Emotional: sadness, anger, guilt, self-reproach, insecurity, anxiety, loneliness, fatigue, helplessness, shock, relief, freedom, longing, numbness.
Physical: dry mouth, fatigue, tightness in the chest or throat, breathlessness, weakness, emptiness, hypersensitivity, sighing, crying.
Cognitive: disbelief, confusion, preoccupation, hallucinations, forgetfulness, obsessive thoughts, sensation that the one lost is somehow present.
Behavioral: disturbances in sleep and/or appetite, dreams of the lost person, social withdrawal, avoidance of reminders of the lost person, reminiscing, overactivity.
What do you do through the grieving process? Grieving is often described as a journey a passage through several stages of very different experience. The suggested stages are not exact. They can overlap. They are not necessarily sequential, nor do all who grieve experience each one. In some cases the process can last a year or longer. The stages may include:
- A period of numbness, shock, or denial. This often allows you to keep functioning for a brief period of time, presumably until you are prepared to begin to accept the loss and the accompanying pain.
- A period of yearning and denial of the permanence of the loss. Often this is a time of anger. It may also lead to forms of "bargaining" efforts to reverse your loss or minimize hurt.
- A period of despair and disorganization. This indicates awareness and acceptance of reality. It also underscores the meaning or value of your loss. In a sense, you are admitting it is important to stop normal functioning and mourn.
- A period of reorganization or reentry. This includes a return to functional behavior, recovery of humor, the ability to enjoy things or relationships again. This indicates you are coming to terms with your loss.
What can you do?
Grief is also described as a series of tasks that must be accomplished. Worden (1982) suggests the four tasks described below. He warns that each task can be avoided or short-circuited.
The first task is to accept the reality of the loss. You stop "searching" or trying to recreate the relationship or the person. You stop denying the meaning of the loss. You allow pain to surface.
The second task is to allow yourself to feel the pain of grief. In some cases this means resisting the urge to not feel, or resisting the advice that others give which suggest pain or sorrow are unnecessary or unhealthy. It may also mean that you should resist the urge to run or escape feeling pain (i.e., by traveling, eating or drinking, overworking, etc.)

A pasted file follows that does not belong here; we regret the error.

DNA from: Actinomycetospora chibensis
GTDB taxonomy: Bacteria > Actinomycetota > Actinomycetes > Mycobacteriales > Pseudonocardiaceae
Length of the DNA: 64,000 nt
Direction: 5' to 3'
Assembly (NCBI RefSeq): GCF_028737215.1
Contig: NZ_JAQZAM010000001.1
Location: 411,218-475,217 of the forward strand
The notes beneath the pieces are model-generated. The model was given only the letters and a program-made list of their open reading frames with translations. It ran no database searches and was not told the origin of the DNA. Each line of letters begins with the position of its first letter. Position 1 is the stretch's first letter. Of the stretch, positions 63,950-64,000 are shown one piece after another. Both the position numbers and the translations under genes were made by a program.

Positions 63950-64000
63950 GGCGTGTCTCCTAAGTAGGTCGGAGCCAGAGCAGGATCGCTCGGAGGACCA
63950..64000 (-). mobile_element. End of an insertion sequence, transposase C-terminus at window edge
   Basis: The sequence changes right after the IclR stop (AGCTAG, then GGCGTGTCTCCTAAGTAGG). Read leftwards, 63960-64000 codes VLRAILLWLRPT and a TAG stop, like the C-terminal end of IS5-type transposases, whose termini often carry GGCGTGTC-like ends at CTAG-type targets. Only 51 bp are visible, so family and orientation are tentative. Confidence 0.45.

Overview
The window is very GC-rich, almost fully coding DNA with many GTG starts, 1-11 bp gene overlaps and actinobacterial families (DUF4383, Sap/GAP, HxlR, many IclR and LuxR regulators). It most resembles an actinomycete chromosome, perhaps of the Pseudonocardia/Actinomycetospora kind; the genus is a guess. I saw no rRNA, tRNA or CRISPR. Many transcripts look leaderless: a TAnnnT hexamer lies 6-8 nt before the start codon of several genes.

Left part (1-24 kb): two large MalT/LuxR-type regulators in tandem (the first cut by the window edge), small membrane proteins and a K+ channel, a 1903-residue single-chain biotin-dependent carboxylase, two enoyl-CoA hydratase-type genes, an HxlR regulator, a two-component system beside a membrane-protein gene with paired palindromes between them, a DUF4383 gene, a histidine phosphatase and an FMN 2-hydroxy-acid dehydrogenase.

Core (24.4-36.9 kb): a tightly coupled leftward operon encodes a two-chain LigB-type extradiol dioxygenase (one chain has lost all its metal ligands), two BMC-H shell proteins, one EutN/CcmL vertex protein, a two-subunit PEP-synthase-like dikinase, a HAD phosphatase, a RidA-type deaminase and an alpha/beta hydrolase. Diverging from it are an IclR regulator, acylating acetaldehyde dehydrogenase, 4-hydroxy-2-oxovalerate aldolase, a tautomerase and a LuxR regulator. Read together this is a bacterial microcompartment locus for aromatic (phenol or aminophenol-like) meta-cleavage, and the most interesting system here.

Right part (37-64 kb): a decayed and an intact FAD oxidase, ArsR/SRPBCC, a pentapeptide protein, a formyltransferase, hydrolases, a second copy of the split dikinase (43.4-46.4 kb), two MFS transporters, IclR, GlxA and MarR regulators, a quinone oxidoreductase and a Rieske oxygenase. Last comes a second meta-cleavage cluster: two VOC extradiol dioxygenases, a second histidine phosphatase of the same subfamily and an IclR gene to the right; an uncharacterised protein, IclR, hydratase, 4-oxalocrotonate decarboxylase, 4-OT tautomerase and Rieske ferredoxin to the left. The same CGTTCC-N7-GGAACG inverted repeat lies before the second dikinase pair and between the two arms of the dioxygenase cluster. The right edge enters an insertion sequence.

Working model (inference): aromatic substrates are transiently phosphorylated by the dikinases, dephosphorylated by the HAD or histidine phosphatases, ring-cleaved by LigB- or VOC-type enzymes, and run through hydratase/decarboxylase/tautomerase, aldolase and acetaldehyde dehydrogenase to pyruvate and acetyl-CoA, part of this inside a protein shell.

The third task focuses on adjusting to an environment without the person who was lost. For instance, you learn to live alone, sleep alone, go places alone, do work that the other did, or handle frequent reminders of them. Often your self-concept and world-view must also adjust to accept the loss.
The final task involves letting go of the person, or "relocating" your feelings for that person. This first involves finding a "place" for the one lost in your emotional life. Secondly, you make emotional energy available for other engagements. Completion of this task is indicated when you are open to future but not necessarily parallel relationships.
How do you know when the mourning is essentially over? This is hard to answer, but some suggestions may help. When you can laugh or enjoy things again When you desire to love again. When you can think of the person lost with sadness and less acute pain. When the physical, emotional, mental or behavioral conditions that accompany grief cease. When you can accept the efforts of others to comfort or encourage you. When you can set aside the "why" questions.
What else should you know? Grief looks to others like depression, but it must be respected as something different. However, grief which, over time, does not ameliorate can become a form of depression which may need treatment. Finally, consider the following comments from Deits (1988):
The way out of grief is through it.
The very worst kind of grief is yours.
Grief is hard work.
Effective grief work is not done alone.
1. Bob Deits, Life After Loss. Fisher Books, 1988.
2. Elisabeth Kubler-Ross, On Death and Dying. MacMillan Publishing Company, 1969.
3. Louis LaGrand (1985) College student loss and response. New Directions for Student Services, 31. 15-28.
4. Craig Vickio, (l990). The goodbye brochure: Helping students to cope with transition and loss. The Journal of Counseling and Development. 68. 575-577.
5. J. William Worden, Grief Counseling and Grief Therapy :Springer Publishing Company, 1991.
We hope this helps.
David S. Litton, Ph.D.
John Stallworth, J.D., Ph.D.
Carol Pierce-Davis, Ph.D.